FIG. 3 depicts an alternate embodiment of a beacon transceiver device 302 connected to a landline telecommunications system, through line 304. The beacon device may be a low power radio frequency or infrared device that utilizes power from the telecommunications system. The device 302 may detect proximity to a mobile device, such as a cell phone or key fob, through a radio frequency communication. Alternately, the device 302 may listen to control signals communicated between a mobile device and a remote mobile telecommunications network. The device 302 may selectively communicate with the public switch telephone network to activate or deactivate call forwarding of calls addressed to the landline address of line 304 based on detection of a proximate mobile device.

FIG. 4 depicts an exemplary method for managing call forwarding. The method may be activated upon receipt of an incoming call to a landline address. Alternately, the method may be activated periodically. For example, a system may detect an incoming call directed to a landline address, as shown at step 402. The system may detect a proximity to the mobile device, as shown at step 404. Based on the proximity of the mobile device, as shown at step 406, call forwarding of the landline telephone may be deactivated. For example, when the mobile device is proximate to the proximity sensor, as shown in step 410, a call forwarding deactivation message may be transmitted. Alternately, call forwarding may be activated for the landline address, as shown at step 408. The call forwarding activation or deactivation may utilize a flash-hook command or a pound (#) command. For example, in some geographic telephone regions, 72# or 73# input, may activate or deactivate call forwarding.

In a particular embodiment, the disclosure is directed to a device that includes a proximity sensor, a network interface, and a module. The proximity sensor determines the proximity of a mobile device. The module is coupled to the network interface and is coupled to the proximity sensor. The module is configured to receive a signal from the proximity sensor indicating whether the mobile device is in proximity to the proximity sensor. The module is configured to transmit a call forwarding control signal via the network interface. The call forwarding control signal is associated with a landline phone number.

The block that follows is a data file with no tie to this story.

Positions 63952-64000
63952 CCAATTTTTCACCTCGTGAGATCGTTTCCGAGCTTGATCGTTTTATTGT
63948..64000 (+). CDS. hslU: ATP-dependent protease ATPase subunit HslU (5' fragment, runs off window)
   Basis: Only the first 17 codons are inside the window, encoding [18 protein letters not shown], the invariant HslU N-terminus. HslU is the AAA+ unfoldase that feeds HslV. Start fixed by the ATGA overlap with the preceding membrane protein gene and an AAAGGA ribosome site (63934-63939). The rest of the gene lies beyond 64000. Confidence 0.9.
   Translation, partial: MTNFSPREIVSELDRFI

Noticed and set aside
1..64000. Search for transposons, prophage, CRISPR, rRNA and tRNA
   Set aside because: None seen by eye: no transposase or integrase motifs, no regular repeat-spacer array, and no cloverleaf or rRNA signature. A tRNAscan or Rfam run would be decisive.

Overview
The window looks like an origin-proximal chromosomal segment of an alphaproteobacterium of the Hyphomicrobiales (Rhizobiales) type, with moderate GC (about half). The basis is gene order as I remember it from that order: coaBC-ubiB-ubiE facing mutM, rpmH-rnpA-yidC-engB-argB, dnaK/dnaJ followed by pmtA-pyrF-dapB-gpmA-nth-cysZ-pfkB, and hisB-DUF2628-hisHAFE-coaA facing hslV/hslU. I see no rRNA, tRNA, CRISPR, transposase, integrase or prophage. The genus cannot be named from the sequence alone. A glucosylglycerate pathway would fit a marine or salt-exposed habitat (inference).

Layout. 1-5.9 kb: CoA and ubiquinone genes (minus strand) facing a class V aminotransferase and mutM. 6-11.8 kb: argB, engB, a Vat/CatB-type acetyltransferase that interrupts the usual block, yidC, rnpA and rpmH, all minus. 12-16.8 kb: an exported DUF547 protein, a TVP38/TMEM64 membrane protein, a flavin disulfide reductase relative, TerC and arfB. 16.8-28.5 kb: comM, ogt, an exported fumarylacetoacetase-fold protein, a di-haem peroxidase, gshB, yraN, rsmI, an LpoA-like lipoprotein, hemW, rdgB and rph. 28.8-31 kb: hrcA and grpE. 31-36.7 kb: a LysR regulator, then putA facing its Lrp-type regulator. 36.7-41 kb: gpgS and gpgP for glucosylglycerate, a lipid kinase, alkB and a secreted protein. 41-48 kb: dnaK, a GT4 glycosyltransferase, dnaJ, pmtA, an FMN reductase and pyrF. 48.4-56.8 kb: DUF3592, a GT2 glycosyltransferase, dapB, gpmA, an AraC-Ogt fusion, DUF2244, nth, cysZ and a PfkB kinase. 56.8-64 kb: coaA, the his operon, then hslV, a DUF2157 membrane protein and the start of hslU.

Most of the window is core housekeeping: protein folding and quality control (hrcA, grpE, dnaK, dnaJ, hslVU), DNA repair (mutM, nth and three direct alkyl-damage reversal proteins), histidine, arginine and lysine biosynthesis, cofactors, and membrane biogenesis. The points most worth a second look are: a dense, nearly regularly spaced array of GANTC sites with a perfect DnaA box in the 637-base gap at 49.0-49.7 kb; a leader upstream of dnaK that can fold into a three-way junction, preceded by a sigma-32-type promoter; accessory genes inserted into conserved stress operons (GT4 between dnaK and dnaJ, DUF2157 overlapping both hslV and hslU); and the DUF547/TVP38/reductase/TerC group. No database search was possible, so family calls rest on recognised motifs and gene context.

In another embodiment, the disclosure is directed to a call forwarding control device. The call forwarding control device includes a proximity sensor, a public switch telephone network interface, and a module. The proximity sensor determines whether a mobile phone is proximate to the proximity sensor. The module is coupled to the public switch telephone network interface. The module is coupled to the proximity sensor. The module is configured to communicate with the proximity sensor to determine whether the mobile phone is proximate to the proximity sensor. The module is configured to transmit a call forwarding control signal via the public switch telephone network interface.

In a further embodiment, the disclosure is directed to a method of call management. The method includes determining whether a mobile device is proximate to the proximity sensor, and sending a call control signal using a control module via a network interface. The call control signal comprises or includes a call forwarding activation if the mobile device is not proximate to the proximity sensor. The call control signal includes a call forwarding de-activation signal if the mobile device is proximate to the proximity sensor.

The above disclosed subject matter is to be considered illustrative, and not restrictive, and the appended claims are intended to cover all such modifications, enhancements, and other embodiments which fall within the true spirit and scope of the present invention. Thus, to the maximum extent allowed by law, the scope of the present invention is to be determined by the broadest permissible interpretation of the following claims and their equivalents, and shall not be restricted or limited by the foregoing detailed description.

Referenced by
Citing PatentFiling datePublication dateApplicantTitle
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Classifications
U.S. Classification455/417, 455/414.1
International ClassificationH04M3/42, H04M3/54
Cooperative ClassificationH04M2203/1091, H04M3/54
European ClassificationH04M3/54
Legal Events
DateCodeEventDescription
Mar 18, 2013FPAYFee payment
Year of fee payment: 4
Jan 28, 2004ASAssignment
Owner name: SBC KNOWLEDGE VENTURES, L.P., NEVADA
Free format text: ASSIGNMENT OF ASSIGNORS INTEREST;ASSIGNORS:PEARSON, LARRY B.;BRIDGES, J. BRADLEY;REEL/FRAME:014288/0013
Effective date: 20040105